The rhythms of the buddy cop movie are so familiar that, even when not done spectacularly well, such a movie can function as comfort food, like a more male-oriented romantic comedy. After all, aren't all stories of mismatched partners forced to work together and gain an abiding respect for one another love stories on one level?
In John Michael McDonough's new film The Guard, Brendan Gleeson stars as small town Irish police sergeant Gerry Boyle, a profane, racist misanthrope whose love of prostitutes has left him with a serious itch in his crotch. An international cocaine operation forces him into cooperation with Wendell Everett, a humorless straight-arrow FBI agent played by Don Cheadle. To celebrate their unconventional but ultimately fruitful partnership, we're happy to present a list of ten buddy cop duos that hit every note just right.
With The Hangover, screenwriting duo Jon Lucas and Scott Moore created the most successful comedy franchise of all time by taking a unique and clever approach the time-honored masculine cinematic tradition of the bachelor party gone awry. For 21 and Over, their feature directorial debut, Lucas and Moore will take on another such tradition: the 21st birthday celebration. Miles Teller was previously announced as one of two friends who take their buddy, an upstanding student just trying to study, on a raucous misadventure for his 21st birthday. Today, Relativity Media officially announced that actors Justin Chon of The Twilight Saga and Skylar Astin from Hamlet 2 will join fill out the central trio in the comedy, and they'll be joined by Sarah Wright, who appeared in The House Bunny.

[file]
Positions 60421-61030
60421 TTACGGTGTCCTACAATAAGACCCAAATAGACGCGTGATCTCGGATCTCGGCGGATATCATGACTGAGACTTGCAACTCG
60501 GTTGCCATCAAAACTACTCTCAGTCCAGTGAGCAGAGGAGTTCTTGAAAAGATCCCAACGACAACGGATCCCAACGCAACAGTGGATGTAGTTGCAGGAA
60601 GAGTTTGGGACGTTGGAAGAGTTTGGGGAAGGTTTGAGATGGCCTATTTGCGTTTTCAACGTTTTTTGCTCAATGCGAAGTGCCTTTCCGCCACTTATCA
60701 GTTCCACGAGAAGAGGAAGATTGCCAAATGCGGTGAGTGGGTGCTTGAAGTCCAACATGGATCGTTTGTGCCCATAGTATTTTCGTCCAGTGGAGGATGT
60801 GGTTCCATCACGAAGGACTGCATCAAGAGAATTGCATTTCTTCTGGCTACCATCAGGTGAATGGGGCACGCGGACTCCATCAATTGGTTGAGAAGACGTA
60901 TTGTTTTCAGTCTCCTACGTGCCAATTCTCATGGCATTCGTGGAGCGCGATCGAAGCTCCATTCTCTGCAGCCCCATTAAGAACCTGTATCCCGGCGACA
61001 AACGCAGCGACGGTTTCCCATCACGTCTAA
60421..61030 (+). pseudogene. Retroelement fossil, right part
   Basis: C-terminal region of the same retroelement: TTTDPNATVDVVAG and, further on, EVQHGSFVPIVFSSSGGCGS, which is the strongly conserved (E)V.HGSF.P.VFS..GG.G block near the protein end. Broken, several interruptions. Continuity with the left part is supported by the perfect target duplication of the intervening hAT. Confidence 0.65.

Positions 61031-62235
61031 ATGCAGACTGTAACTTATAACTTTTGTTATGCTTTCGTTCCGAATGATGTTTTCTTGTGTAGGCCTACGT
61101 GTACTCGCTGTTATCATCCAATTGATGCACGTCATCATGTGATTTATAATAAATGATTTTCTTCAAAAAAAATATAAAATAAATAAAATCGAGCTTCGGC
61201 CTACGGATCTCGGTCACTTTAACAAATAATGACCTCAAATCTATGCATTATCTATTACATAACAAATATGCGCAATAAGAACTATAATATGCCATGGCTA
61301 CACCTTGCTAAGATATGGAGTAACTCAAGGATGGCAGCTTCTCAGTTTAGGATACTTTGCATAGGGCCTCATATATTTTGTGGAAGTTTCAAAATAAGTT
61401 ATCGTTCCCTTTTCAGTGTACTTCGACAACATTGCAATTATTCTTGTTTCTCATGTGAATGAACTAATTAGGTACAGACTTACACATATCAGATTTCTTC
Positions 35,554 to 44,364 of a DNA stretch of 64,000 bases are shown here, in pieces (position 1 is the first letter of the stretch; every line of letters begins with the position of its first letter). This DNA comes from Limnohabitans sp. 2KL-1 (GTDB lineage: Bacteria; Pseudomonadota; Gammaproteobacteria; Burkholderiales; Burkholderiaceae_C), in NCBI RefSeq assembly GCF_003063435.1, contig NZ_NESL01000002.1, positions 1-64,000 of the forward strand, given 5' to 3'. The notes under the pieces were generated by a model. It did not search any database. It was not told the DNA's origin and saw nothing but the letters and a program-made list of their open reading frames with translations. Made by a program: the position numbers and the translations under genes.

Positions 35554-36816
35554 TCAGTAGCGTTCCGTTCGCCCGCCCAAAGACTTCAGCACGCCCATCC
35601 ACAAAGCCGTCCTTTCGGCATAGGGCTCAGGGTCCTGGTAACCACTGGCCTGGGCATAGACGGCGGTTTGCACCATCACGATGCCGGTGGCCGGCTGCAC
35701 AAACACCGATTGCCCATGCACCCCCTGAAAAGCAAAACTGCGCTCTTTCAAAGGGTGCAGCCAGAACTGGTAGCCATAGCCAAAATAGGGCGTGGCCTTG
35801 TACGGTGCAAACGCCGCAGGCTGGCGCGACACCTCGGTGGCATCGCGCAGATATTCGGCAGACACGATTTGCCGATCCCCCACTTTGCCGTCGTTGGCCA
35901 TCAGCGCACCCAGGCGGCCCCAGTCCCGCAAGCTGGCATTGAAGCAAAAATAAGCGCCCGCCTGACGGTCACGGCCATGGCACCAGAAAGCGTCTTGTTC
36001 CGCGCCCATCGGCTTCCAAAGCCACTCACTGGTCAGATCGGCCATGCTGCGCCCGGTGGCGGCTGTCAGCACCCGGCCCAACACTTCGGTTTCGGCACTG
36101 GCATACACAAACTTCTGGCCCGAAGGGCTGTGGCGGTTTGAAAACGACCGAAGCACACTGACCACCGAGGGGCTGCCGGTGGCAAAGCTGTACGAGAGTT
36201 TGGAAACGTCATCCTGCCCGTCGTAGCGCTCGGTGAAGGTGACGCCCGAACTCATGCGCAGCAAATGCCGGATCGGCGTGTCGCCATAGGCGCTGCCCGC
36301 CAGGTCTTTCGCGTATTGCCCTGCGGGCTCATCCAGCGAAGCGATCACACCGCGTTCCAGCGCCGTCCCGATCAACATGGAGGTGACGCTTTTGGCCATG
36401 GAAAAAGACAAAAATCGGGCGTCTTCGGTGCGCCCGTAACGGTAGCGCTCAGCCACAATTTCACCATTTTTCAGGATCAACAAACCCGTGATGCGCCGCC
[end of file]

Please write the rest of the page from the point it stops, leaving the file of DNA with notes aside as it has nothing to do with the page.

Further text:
If you’ve never heard of director Will Gluck, then learn his name now because he is one filmmaker that you will be hearing from for a very long time. Gluck first made a name for himself as a feature film director last year with his sophomore outing Easy A starring Emma Stone, which went on to become both a critical and box office success. His recent release Friends with Benefits, has received positive reviews and earned almost $20 million in its debut last weekend despite opening opposite Captain America: The First Avenger on the second weekend of Potter-mania. All things considered, Gluck is well on his way to becoming one of the most interesting and unexpected mainstream directors working in the industry today.
Will Gluck began his career on TV writing for such short-lived but popular shows as Grosse Pointe, and Andy Richter Controls the Universe, as well as creating series like Luis, and The Loop. He made the jump to the big screen by helming the collegiate comedy Fired Up in 2009 before producing and directing Easy A, and eventually Friends with Benefits. His newest outing, the “will they or won’t they” comedy Friends with Benefits starring Justin Timberlake (The Social Network), and Mila Kunis (Black Swan), hit theaters on July 22nd and features the two sexy stars as platonic friends who engage in the age old experiment to see if acquaintances of the opposite sex can sleep together with out letting their emotions get in the way of their friendship.